There are different states, different cities, different towns/shires and finally individual properties can and do perform differently to the broader market. They are not all at the same place at the same time as different state and local factors can come into play.

    The key to working out where ‘your property cycle’ is to know it well. Clear criteria, thorough research, careful selection and prudent buying are invaluable factors that come into play.

    Derek
    [email protected]
    0409 882 958
    Property investment advice and researched property in quality locations available.

    Profile photo of gmh454gmh454
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    Originally posted by Derek:

    Hi all,

    One isse that doesn’t seem to have been raised yet is that the Australian property market is not a single entity.

    There are different states, different cities, different towns/shires and finally individual properties can and do perform differently to the broader market. They are not all at the same place at the same time as different state and local factors can come into play.

    Agreed and it been interesting in the last year or so on this board as people in WA & SE Qld were still chasing Cap Gains while ppl in Sydney could see it had topped and the next cycle was starting. (not next boom….next cycle ). It’s often been arguments over the merits of apples vs oranges.

    I think we will all be on the same page soon.

    Was a interesting piece in the Fin Review last weekend on Qld development market. Found it hard to absorb how the building costs had blown out.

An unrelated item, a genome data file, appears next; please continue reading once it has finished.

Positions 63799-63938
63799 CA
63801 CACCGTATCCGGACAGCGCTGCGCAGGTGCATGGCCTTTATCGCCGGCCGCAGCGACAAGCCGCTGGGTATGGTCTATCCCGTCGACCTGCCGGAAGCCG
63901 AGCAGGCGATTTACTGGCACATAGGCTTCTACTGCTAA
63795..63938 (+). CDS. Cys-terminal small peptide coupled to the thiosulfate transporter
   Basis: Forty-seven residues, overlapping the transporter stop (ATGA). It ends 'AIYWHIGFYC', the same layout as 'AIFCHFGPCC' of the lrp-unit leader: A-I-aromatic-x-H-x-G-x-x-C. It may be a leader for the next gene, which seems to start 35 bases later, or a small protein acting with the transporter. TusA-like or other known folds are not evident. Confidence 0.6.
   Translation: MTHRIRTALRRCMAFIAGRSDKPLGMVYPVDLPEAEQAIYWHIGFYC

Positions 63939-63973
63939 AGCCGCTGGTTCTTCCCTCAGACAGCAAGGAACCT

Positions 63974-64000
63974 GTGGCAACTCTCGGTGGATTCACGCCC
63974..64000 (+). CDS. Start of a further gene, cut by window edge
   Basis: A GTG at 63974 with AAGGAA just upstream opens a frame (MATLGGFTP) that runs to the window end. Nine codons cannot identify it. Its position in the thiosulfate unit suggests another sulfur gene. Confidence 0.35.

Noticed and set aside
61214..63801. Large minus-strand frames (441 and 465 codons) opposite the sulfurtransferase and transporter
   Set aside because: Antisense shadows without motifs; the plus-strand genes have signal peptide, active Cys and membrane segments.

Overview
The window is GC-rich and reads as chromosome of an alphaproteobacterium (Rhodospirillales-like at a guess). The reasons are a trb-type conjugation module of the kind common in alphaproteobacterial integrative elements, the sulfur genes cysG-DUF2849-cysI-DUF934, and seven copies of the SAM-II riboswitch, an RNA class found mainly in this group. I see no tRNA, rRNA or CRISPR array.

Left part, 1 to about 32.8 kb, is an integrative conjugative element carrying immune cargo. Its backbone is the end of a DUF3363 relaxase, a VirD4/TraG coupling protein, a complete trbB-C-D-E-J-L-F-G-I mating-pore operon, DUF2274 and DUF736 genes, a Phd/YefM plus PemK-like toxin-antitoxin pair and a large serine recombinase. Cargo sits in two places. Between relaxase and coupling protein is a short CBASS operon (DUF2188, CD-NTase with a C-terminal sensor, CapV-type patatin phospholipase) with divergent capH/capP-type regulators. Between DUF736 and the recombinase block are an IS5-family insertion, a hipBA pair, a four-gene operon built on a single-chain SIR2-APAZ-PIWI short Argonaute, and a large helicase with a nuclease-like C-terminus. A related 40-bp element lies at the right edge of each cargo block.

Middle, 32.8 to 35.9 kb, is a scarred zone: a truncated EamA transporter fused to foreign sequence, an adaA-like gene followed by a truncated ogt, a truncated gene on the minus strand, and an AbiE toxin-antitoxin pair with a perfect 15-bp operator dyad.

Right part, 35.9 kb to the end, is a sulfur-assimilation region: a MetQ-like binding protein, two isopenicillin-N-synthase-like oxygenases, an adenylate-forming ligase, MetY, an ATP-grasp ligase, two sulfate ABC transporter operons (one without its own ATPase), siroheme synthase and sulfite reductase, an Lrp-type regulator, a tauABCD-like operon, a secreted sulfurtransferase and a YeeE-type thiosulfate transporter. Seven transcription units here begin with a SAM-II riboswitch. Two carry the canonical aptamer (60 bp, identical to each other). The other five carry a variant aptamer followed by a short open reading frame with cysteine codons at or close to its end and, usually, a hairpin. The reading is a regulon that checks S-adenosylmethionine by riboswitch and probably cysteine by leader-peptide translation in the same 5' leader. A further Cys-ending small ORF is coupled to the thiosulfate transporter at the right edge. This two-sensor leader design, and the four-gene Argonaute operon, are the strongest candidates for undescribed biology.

Also the big drop in renos seems to indicate that part of the market is slowing.

    Saw in a RE window last week a weathboard in Parramatta for around 580K. Polished floorboards new kitchen, bathroom, light fittings, curtains, shrubs in the yard BUT with a house that is still way small for Sydney, single garage (shed) with a large yard. It reminded me of the old saying can’t polish a [email protected]#$d. As I looked at the freshly painted bowed weatherboard panels I thought they had spent time and money but this is still worth barely more than land value. Made me wonder why ????

    Profile photo of foundationfoundation
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    As I looked at the freshly painted bowed weatherboard panels I thought they had spent time and money but this is still worth barely more than land value. Made me wonder why ????

    Odds are they’ve left real jobs to pursue ‘property developing'[blink] full-time having had phenomenal success with a couple of minor renovations over the preceeding years. Incredibly they thought it was their $5000 facelift that caused the capital gain at the peak of the biggest speculative boom in history.
    The scary thing is that some people still operating on the assumption that $5k and a bit of elbow grease bringing twenty times that in gains is normal.

    the Australian property market is not a single entity.

    True, but you’d be hard pressed to find an area with >1000 residents within 6 hours drive of a capital city that has not seen HPI of 70%+ in the last 7 years.
    Cheers, F.[cowboy2]

    Profile photo of JunkersJunkers
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    Originally posted by gmh454: